Stream or Split, Says Amazon

This week Amazon announced it will be closing down its Lovefilm business in both Germany and the UK. It had already closed down its Scandinavian operations in 2013.

Lovefilm (like Netflix in the US) is a DVD-by-mail rental service. For a monthly fee subscribers can list the titles they want and the company will then send them the DVDs by mail. After viewing the film, they mail it back via paid envelopes and another movie is then sent out to them.

Lovefilm was acquired by Amazon in 2011, when the Internet retail giant became interested in the home video market, and rumors of Netflix's expansion into Europe were starting to circulate.

While some readers may be choking on their coffee, amazed that people still rent DVDs, Lovefilm's demise has generated some rather unhappy responses from current users. Yes, there's people out there still doing strange things with physical media.

Most responses are from residents in rural communities with slower broadband speeds, where streaming options tend to come with re-buffering stalls bundled with the experience. But others bemoan the loss of quirky foreign films and older classics that may not be available for streaming: Lovefilm's catalog included 80,000 titles while according to estimates, Amazon's streaming service currently offers 25,959 titles.

Amazon cited "decreasing demand for DVD and Blu-Ray rental" as more customers moved to streaming, and there's no doubt it makes more sense to push streaming services in the future. Meanwhile Netflix still has its DVD rental business, but the company's marketing spend on the service must be fast approaching zero. Put it this way: If it was a person, no one would sell it life insurance.

The responses to Lovefilm's end-of-days are interesting on three counts. Firstly, there are still people who don't do everything over the Internet. Not many, to be fair, but they are out there and they are a market.

Secondly, broadband connections have yet to reach many rural homes even in first-world countries. British incumbent BT estimates that 95% of UK homes will have broadband connections of 24 Mbit/s by the end of this year, but it's the "Final 5%" that present the greatest challenge. That's still a hurdle, but also an opportunity for more traditional forms of content distribution.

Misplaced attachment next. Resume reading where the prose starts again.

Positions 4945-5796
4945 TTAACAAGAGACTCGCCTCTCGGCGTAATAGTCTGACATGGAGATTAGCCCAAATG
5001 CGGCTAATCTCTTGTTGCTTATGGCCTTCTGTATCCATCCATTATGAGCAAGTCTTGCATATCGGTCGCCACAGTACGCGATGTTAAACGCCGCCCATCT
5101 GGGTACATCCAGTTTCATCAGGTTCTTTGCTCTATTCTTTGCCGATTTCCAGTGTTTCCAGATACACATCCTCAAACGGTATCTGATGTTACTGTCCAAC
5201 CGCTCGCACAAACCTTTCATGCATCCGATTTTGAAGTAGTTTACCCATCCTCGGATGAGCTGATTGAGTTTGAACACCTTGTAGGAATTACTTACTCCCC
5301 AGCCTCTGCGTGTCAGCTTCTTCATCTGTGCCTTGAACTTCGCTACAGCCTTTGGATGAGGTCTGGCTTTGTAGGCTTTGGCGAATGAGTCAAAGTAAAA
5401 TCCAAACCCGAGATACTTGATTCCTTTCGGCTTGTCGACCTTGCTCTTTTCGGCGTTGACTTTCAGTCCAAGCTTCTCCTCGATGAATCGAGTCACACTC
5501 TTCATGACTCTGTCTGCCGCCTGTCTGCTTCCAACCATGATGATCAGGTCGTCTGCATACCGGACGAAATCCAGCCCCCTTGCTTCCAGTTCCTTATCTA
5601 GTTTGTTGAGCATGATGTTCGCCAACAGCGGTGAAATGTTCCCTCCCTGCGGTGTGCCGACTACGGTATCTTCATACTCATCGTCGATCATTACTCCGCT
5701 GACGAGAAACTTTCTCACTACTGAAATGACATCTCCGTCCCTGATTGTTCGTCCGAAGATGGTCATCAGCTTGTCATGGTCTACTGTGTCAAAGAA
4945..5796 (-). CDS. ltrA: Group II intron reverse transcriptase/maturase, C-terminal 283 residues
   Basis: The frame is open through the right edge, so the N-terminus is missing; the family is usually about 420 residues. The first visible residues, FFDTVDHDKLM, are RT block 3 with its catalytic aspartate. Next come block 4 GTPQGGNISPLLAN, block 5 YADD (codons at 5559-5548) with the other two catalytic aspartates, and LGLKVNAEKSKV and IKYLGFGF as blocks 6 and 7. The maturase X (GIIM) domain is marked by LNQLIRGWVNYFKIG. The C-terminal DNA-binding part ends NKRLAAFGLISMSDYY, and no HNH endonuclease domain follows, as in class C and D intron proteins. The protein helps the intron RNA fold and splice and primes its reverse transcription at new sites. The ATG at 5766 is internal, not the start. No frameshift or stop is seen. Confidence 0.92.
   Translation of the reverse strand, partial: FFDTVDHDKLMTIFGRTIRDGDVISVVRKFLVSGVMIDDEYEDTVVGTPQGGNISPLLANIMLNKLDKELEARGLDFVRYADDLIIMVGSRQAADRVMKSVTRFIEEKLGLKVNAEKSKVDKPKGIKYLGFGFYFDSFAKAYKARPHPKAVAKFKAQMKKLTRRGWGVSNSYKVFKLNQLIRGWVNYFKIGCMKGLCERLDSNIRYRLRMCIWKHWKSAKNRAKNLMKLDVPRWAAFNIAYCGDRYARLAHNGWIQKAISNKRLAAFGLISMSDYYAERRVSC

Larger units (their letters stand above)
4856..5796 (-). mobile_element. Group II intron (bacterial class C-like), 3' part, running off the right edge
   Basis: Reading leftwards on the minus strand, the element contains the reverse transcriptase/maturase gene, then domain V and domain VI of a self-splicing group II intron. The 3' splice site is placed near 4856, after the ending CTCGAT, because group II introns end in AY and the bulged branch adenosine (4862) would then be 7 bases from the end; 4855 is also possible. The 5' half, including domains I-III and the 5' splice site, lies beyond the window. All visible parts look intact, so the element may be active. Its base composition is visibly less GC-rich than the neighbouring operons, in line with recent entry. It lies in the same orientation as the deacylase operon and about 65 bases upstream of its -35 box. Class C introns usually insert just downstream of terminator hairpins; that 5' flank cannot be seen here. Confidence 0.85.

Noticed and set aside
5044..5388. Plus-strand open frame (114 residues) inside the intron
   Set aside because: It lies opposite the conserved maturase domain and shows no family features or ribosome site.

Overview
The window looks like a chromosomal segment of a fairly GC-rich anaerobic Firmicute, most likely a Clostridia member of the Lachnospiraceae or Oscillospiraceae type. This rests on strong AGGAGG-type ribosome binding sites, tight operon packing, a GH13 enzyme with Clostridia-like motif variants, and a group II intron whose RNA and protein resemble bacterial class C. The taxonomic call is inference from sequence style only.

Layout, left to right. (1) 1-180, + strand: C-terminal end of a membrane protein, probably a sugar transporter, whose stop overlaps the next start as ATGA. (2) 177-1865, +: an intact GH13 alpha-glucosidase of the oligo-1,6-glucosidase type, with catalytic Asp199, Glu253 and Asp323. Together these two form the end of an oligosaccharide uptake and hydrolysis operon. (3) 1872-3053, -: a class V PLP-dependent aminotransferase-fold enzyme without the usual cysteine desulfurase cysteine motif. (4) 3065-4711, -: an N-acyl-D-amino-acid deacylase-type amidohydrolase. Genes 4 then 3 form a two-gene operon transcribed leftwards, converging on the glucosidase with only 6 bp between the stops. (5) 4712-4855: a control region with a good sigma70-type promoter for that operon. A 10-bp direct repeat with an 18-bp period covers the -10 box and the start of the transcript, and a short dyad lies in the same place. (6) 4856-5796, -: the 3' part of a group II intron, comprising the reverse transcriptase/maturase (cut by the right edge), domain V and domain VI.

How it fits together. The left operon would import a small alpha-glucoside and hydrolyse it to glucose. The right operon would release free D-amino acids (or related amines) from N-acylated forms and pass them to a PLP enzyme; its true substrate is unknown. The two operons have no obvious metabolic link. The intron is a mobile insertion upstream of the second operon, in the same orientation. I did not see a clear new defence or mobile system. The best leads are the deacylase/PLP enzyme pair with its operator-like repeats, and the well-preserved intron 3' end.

Lastly, it seems that it is still easier to license titles for DVD than for streaming despite the dramatic ramp-up of online video. Amazon is able to deliver almost 55,000 more titles via its DVD service than its streaming service. It appears rusty value chains evolve more slowly than even the cynical can imagine.

— Aditya Kishore, Practice Leader, Video Transformation, Telco Transformation

James_B_Crawshaw 8/21/2017 | 9:36:26 AM
Re: Farewell I've been a happy Lovefilm customer for many years and will be disappointed to see the discs disappear. It was a sad day when Amazon killed the Lovefilm website and buried it in the rest of their shopping mall. Finding content became a lot harder. Yes, I like the foreign movies that aren't available to stream too. Presumably they could hire an intern to negotiate the streaming rights and upload them to a server ...

The content discovery/navigation process on the TV (I use a Samsung TV app) is also not as good as on a website with a keyboard and mouse. You just end up carouseling through dross rather than filtering and finding relevant content. 

Rant over. Time to move on and read a book. 
Marketin12124 8/18/2017 | 4:33:15 AM
Re: Farewell I was one of the people surprised to see that the LoveFilm DVD service was still available in the UK and Germany, having moved to the Amazon Video streaming service many years ago.

However, living in a major city with a choice of Superfast Broadband providers, streaming makes much more sense.  The Amazon Video service has far fewer titles than LoveFilm but for most people 25k titles is still a good selection, and I assume some of the excellent Amazon Original content is only available by streaming.

The issue around this change is much more about accessibility for the mainly rural 5% of the population who don't have access to reasonable broadband, despite statements to the contrary you need a good quality 10Mbps connection to support streaming, and this isn't available to many of the 5%.

The UK governemt are looking to introduce a legal Universal Service Obligation (USO) for broadband of 10Mbps at a "reasonable cost" once this is in place the reasons for having a DVD mail service (Obscure Foreign Language Films aside) will disappear.  However until that time a small number of customers will suffer.

I have some sympathy for Amazon.  I suspect LoveFilm is marginally profitable and set to lose money as fewer and fewer people stop using the service.  There is not USO for DVD rentals.

The worry is that the USO will face legal challenges and some of the 5% will get 10Mbps but a small percentage will still not be economically viable because of the remoteness of their location.  BT have already offered to invest £600m voluntarily to head off the legal USO.  You have to feel some sympathy.  They too are not a charity and they know that some of the remotest communities, for example the Highlands and Islands are not economically viable to deliver Superfast (>24Mbps) or Ultrafast (>100Mbps). 

At the end of the day a small number of customers will suffer, but hopefully they will soon be able to stream an alternative service in their homes soon...unless they are in a really remote location.
Michelle 8/17/2017 | 2:08:22 PM
Farewell There's a lot going on in this article! Old service dies a painful death AND broadband isn't everywhere yet. Really.

Might Amazon decide to stream the DVD collection? Will some of the rual areas get better service in the near future? Ever?
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